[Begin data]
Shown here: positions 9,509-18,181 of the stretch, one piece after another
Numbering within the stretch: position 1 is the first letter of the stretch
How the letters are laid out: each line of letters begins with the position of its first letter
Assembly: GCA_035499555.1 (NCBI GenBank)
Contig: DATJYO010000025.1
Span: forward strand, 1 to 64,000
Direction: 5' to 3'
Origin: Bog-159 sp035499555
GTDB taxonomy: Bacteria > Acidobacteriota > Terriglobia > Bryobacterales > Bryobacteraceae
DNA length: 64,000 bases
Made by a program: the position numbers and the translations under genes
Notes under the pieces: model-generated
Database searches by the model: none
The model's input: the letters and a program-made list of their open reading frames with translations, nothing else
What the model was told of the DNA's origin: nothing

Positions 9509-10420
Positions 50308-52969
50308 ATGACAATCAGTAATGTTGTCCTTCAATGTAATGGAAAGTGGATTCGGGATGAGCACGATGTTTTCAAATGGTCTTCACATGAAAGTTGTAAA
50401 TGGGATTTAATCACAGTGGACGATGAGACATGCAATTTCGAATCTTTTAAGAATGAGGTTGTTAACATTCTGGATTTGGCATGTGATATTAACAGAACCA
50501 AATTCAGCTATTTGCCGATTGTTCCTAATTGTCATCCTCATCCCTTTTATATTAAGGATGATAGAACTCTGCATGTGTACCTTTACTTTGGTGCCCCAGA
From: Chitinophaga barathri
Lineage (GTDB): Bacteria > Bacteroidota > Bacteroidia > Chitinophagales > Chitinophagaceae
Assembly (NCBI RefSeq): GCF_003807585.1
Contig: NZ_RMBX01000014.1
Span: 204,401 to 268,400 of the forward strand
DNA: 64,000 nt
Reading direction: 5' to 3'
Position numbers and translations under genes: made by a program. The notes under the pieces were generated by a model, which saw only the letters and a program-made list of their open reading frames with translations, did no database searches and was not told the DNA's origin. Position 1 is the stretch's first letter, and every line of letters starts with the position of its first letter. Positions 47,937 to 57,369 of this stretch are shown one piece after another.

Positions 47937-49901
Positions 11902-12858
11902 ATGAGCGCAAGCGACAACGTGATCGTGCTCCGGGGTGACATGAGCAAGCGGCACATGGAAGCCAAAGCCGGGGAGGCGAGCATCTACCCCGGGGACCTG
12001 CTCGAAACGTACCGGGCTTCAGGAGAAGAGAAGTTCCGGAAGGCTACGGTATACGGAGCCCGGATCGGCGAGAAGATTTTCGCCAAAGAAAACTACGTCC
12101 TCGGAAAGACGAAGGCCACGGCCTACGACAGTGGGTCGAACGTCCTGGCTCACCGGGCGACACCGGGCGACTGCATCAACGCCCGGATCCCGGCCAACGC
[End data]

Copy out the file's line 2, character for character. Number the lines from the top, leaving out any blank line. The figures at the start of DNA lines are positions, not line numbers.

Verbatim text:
Numbering within the stretch: position 1 is the first letter of the stretch